To the editor: Virginia Heffernan is too kind to Rep. Louie Gohmert (R-Texas) and other Republicans who refuse to wear masks, for their stupidity is just another manifestation of their cultish belief in President Trump.
If Trump calls the virus the "China Virus," so must his followers. If he says mail-in voting leads to fraud and that there is no Russian interference in our elections, or that he is the greatest of all presidents, then so say the faithful.
On the other hand, there is a certain logic in this for Republican political candidates. After all, if they don’t slavishly follow their master, they might not get elected, thus confirming founding father James Madison's fears: "I go on this great republican principle, that the people will have virtue and intelligence to select men of virtue and wisdom. Is there no virtue among us? If there be not, we are in a wretched situation."
Up until the last few weeks of World War II, millions of Germans still believed their Fuhrer would rescue them from defeat and ruin. But of course we are more virtuous and wise than they were, right?
Daniel Connell, Moorpark
To the editor: Six years ago, I witnessed my mom gasping for air in the emergency room because of a lung condition. She resembled a fish out of water gulping for air, eyes bulging in sheer panic, bright red in the face and sweating profusely.
I held onto her while the respiratory specialist heroically worked to help her breathe. It was terrifying.
I hope some public service announcement is made that depicts what struggling for air sounds and looks like. This might make the suffering of COVID-19 patients more real to the uninfected.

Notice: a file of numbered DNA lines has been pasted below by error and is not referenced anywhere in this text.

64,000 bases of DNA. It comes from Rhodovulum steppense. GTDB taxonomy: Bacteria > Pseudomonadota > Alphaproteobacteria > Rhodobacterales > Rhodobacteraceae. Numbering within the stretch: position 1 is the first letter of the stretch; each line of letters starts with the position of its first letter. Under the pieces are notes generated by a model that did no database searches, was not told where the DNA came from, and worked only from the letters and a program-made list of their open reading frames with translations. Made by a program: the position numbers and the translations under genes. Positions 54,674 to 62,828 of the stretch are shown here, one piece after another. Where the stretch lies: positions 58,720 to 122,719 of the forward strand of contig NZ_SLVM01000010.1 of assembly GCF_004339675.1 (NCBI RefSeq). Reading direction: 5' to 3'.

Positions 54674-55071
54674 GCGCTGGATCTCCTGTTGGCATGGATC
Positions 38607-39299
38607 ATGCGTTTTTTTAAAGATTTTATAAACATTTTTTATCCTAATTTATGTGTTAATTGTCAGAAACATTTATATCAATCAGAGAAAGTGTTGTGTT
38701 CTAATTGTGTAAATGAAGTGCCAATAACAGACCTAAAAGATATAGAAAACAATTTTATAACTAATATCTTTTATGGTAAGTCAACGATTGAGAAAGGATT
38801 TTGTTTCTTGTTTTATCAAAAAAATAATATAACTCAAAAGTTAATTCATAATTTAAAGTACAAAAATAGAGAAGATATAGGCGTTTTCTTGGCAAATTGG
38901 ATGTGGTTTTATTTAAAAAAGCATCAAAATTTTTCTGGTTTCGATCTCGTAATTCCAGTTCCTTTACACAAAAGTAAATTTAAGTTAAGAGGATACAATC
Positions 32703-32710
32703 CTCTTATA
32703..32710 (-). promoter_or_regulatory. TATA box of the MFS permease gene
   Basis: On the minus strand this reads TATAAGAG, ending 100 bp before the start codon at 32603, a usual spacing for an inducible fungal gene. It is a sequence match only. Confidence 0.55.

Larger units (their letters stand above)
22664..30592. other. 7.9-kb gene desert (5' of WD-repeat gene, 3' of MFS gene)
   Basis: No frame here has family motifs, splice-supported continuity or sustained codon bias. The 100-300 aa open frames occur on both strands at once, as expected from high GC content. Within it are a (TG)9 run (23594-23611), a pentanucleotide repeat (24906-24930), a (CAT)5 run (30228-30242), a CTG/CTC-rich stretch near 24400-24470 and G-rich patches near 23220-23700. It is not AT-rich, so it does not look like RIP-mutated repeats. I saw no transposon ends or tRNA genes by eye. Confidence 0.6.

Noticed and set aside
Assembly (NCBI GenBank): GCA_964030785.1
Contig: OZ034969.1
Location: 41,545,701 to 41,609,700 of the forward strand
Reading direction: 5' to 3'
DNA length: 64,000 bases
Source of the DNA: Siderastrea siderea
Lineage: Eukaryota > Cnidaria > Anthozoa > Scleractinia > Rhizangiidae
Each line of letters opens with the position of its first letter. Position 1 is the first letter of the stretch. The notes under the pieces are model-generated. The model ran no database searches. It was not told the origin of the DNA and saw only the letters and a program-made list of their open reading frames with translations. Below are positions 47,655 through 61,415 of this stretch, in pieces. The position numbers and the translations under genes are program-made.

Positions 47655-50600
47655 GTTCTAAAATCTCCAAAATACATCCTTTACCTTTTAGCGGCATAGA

Please, wear a mask, not only to protect yourself but also to protect others. Believe me when I say that you do not want to be alone in a hospital experiencing this terror with no loved ones by your side.
Robin Brigham, Valley Village
To the editor: By attending the Trump rally in Tulsa, Okla., on June 20, one could posit, Herman Cain took a bullet for the president.
What could be riskier for a 74-year-old man than traveling to a crowded rally in a coronavirus hot spot? He sat in an indoor venue with no social distancing and few people wearing masks. Although we don't know for sure where Cain contracted the virus that ultimately killed him, the outcome was almost as sure as a bullet.
Something good could come of this tragedy. As a tribute to his friend, the president could abdicate control over the federal response to the pandemic and hand it over without restrictions to Dr. Anthony Fauci and a panel of scientists. And, to avoid mixed messages, he should no longer tweet or comment on the pandemic.
This would be a win-win for the president. If it is successful, he can try to claim credit. If not, he will have someone to blame.
Arthur L. Wisot, MD, Rolling Hills Estates